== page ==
With an on-premise deployment, enterprises have full control over data security, data access, and data governance. Performance is more reliable, and there is wide array of mature software products at the enterprises’ disposal. While enterprises are moving to the cloud for its flexibility and scalability, there is still the need for the robust security and control inherent in an on-premise deployment.
Due to these needs, hybrid cloud data lakes emerged as a logical middle ground between the two consumption models. In a hybrid model, there is more flexibility as to where workloads can run and how much and how fast to scale. Data that needs to be tightly controlled (e.g. customer data, PII) can be stored in an on-premise system, while data that doesn’t need to be as tightly controlled can be stored in the cloud. This enables flexibility and cost-effectiveness, while still maintaining proper security controls.
For example, a risk insurance company that has sensitive customer information and transactional data, can store that information in an on-premise system. The cloud could then be leveraged for burst out scenarios, such as processing and adjusting risk policies around a real-time event (e.g. earthquake, flood, or fire), where the data collected does not need to be as tightly controlled. Since an earthquake event can generate gigabytes of data, a company can spin up extra computing nodes, process the data, and spin down the nodes once the processing is complete.
AWS Propelling Hybrid Cloud Environments
The reality is that many enterprises will continue to maintain an on-premise system for the foreseeable future, though enterprises are increasingly shifting a larger percentage of their deployments to the cloud. Over the past few years, Amazon Web Services (AWS) has captured a significant portion of this shift as more and more customers migrate to its services. Here at Alation, we’ve been working with AWS since the inception of the company. Customers, such as eBay and Invoice2Go, have harnessed the power of Alation’s Data Catalog to find and explore data in AWS Redshift. Recently, Alation announced a new addition to its AWS offering with the ability to automatically catalog
The Problem with Hybrid Cloud Environments
As more enterprises move to AWS and a hybrid cloud environment, the challenge becomes how to derive context and make content discoverable across multiple disparate environments. While there are good tools that provide a technical foundation (AWS Glue, Cloudera Navigator, Apache Atlas), understanding the business context is what is most critical to promote business value and ultimately provide a return on investment (ROI) in the data lake. Without business context, business users are less likely to use the data lake and insights will be hard to come by. That’s why so many data lakes fail – not because of technical limitations but because they can’t be used by the people who are doing the analysis.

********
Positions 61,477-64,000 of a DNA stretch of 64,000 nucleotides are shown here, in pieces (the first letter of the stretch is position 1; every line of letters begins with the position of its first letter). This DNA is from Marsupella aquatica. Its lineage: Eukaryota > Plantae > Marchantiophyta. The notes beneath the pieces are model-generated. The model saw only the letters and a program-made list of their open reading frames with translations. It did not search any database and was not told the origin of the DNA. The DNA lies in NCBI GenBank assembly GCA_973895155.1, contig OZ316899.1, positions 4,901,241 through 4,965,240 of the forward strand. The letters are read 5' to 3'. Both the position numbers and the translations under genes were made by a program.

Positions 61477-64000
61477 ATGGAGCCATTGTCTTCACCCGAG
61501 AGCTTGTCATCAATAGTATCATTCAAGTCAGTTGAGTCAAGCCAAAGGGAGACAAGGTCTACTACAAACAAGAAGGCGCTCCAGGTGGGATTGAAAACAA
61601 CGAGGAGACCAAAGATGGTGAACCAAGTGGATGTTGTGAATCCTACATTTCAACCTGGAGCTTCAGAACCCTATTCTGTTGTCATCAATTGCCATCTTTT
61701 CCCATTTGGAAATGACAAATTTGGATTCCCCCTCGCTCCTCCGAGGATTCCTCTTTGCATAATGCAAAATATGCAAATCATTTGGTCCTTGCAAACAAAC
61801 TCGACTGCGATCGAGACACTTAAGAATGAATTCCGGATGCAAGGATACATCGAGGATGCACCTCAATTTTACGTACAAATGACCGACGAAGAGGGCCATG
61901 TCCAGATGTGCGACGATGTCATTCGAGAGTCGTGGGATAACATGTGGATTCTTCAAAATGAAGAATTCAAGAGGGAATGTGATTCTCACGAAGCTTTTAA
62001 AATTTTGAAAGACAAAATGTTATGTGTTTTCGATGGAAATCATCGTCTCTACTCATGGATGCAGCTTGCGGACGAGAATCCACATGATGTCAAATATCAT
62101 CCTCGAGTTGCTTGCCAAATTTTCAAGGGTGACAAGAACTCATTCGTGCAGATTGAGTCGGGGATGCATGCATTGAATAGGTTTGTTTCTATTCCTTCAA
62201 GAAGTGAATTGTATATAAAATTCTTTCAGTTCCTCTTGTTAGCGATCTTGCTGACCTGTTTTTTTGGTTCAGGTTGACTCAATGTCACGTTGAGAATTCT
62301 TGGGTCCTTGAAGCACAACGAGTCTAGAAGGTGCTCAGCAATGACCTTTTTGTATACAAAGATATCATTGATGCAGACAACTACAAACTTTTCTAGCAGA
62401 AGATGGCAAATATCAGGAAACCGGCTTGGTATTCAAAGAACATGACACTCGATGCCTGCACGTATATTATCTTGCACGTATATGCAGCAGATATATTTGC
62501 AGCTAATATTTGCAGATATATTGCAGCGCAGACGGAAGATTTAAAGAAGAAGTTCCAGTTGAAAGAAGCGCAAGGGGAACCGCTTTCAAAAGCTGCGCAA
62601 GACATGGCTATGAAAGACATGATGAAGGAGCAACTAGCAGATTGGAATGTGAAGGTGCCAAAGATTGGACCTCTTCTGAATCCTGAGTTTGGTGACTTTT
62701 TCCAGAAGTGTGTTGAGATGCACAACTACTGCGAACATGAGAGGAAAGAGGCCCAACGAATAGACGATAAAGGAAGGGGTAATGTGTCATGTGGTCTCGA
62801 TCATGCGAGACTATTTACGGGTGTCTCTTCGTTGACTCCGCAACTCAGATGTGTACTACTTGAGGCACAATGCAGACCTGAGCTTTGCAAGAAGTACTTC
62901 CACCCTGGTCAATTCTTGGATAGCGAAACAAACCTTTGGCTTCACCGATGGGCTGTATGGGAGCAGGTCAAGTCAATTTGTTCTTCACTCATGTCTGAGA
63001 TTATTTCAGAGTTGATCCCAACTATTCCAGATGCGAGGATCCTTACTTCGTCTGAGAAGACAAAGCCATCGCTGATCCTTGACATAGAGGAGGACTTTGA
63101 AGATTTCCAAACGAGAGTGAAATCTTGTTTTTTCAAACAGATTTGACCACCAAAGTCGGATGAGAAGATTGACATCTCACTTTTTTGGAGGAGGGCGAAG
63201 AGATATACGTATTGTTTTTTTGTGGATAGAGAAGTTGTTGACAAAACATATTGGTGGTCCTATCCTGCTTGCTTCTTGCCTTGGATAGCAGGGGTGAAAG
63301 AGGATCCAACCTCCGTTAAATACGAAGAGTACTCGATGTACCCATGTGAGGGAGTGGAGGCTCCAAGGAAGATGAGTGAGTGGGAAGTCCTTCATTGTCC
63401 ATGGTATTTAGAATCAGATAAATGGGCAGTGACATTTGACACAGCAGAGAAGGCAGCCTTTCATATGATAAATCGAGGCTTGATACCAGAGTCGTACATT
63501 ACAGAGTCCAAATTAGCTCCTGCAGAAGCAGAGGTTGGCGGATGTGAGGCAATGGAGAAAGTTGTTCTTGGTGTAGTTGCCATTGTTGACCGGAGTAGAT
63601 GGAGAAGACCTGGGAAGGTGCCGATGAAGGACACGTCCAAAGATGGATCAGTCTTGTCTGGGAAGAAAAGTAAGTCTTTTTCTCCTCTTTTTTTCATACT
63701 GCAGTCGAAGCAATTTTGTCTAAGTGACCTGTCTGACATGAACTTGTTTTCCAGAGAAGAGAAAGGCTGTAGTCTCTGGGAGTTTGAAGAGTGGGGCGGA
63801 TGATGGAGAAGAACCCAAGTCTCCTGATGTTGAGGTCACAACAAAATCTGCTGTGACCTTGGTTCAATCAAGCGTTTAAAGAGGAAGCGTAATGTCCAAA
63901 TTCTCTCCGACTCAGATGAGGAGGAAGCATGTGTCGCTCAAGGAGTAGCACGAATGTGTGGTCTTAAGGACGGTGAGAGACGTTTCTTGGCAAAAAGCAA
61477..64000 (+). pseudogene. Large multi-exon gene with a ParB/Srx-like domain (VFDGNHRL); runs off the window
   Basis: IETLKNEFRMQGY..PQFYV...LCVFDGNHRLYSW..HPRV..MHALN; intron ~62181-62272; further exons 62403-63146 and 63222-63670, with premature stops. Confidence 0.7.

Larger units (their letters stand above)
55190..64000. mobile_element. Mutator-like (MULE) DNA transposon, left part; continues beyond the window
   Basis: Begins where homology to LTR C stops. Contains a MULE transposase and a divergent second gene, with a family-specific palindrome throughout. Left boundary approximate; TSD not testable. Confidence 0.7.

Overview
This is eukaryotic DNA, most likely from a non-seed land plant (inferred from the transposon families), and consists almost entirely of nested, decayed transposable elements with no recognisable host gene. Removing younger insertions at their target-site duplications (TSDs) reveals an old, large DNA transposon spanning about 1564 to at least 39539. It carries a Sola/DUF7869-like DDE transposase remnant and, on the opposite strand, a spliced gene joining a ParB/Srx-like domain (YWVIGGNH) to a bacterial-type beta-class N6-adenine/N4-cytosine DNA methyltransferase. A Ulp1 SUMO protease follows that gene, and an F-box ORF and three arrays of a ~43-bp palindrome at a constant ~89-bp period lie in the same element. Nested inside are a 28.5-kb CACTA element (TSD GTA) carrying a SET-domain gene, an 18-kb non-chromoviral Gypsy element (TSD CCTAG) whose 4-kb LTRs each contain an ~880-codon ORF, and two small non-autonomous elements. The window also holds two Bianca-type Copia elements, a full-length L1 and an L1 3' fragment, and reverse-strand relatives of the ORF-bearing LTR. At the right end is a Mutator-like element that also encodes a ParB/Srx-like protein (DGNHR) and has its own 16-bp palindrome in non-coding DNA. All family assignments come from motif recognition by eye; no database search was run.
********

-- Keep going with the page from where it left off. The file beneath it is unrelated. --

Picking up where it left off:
The Alation Data Catalog solves this problem by providing a single source of reference across your hybrid cloud environment, resulting in not only transparency and discoverability of data content, but most importantly business context. Alation’s native integration with file systems (S3 and HDFS), data processing engines such as Spark, Presto and Impala, BI tools (Tableau, Microstrategy, Salesforce Einstein Analytics), and relational data sources (Hive, Oracle, SQL Server, Teradata, etc) addresses the complexity of working with data lakes and provides a holistic view into the business context of your environment – whether it’s in the cloud or on-premises.
How to Catalog AWS S3 with Alation
With Alation’s new native integration with filesystems, cataloging AWS S3 is simple. The Alation Data Catalog will automatically crawl and catalog metadata in your S3 bucket(s).
In The Alation Data Catalog adding S3 is simple. Just select the file system type as ‘S3’, add a title, and click ‘Add File System’.
Enter the following S3 credentials into Alation: ‘AWS Access Key ID’ and ‘AWS Access Key Secret’.
Here there is only one S3 bucket, but if there were additional buckets, The Alation Data Catalog would automatically catalog and extract metadata from all buckets. Once the proper credentials are entered, click ‘Run Extraction Now’ and The Alation Data Catalog will begin the automated metadata extraction process.
Once the metadata extraction process is complete, the cataloged S3 bucket is fully discoverable in The Alation Data Catalog.
The Alation Data Catalog will provide information such as a list of directories and files, file size, modification date, permissions, tags, relevant articles, and stewards. Users can also collaborate through social curation. Here, pro-active recommendations, such as endorsements, are available in real-time and highlight that the S3 directory has been endorsed by people within the organization.
Alation customers, such as Chegg, use Alation’s Data Catalog as the single source of reference to search across data stored in the cloud (S3) and on-premises (HDFS/Hive). These customers are able to harness business context to drive usage, empowering insights and ultimately leading to increased ROI in the data lake.
As enterprises shift more spend to AWS, and other cloud vendors, a hybrid cloud data lake will continue to gain popularity. The key for a successful hybrid cloud deployment is to enable users with the proper business context to find insights and innovate on the data lake. With more enterprise deployments both in the cloud and on-premises, The Alation Data Catalog will play an increasingly vital role as the single source of reference to drive ROI across these different consumption models.